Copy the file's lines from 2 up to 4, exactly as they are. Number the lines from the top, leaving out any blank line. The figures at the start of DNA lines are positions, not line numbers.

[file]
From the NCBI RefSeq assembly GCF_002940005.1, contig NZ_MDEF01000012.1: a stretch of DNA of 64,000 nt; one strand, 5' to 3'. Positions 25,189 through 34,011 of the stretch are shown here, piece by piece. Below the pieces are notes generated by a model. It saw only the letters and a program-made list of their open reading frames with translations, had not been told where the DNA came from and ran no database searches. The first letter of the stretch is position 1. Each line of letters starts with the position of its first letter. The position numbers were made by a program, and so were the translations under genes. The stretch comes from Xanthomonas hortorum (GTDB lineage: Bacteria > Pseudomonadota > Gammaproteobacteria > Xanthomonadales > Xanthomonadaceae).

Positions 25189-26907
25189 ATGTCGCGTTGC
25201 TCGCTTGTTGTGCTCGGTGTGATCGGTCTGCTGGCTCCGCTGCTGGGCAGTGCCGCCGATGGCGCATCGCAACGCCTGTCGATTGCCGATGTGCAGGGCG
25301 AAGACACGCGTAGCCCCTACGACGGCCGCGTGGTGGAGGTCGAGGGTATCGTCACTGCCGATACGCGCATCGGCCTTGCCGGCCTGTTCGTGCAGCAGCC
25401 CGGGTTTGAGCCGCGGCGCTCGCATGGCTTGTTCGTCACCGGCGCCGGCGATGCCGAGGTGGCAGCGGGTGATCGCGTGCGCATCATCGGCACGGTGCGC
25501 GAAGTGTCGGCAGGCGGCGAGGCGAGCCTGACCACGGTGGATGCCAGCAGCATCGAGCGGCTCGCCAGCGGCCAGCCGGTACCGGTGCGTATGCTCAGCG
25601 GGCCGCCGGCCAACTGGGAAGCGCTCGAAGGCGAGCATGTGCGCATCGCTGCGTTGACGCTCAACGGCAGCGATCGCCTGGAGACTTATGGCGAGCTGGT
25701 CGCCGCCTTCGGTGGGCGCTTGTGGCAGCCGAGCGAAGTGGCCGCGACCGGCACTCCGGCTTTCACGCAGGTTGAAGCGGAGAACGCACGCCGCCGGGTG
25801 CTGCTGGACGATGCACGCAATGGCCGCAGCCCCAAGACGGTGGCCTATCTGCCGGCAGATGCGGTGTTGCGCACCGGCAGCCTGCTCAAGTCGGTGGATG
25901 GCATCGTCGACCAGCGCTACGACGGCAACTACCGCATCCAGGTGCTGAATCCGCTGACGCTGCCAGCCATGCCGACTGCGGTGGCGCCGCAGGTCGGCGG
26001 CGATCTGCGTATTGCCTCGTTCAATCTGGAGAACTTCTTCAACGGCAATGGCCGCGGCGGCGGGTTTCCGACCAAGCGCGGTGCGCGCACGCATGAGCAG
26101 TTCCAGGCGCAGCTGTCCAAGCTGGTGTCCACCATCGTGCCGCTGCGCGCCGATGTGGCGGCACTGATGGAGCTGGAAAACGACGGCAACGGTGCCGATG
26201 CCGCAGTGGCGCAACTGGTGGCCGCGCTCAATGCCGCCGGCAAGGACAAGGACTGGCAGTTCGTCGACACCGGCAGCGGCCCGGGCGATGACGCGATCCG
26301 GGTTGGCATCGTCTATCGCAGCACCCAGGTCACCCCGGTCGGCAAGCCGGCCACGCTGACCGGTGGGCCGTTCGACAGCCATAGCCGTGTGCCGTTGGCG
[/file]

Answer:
Positions 25189-26907
25189 ATGTCGCGTTGC
25201 TCGCTTGTTGTGCTCGGTGTGATCGGTCTGCTGGCTCCGCTGCTGGGCAGTGCCGCCGATGGCGCATCGCAACGCCTGTCGATTGCCGATGTGCAGGGCG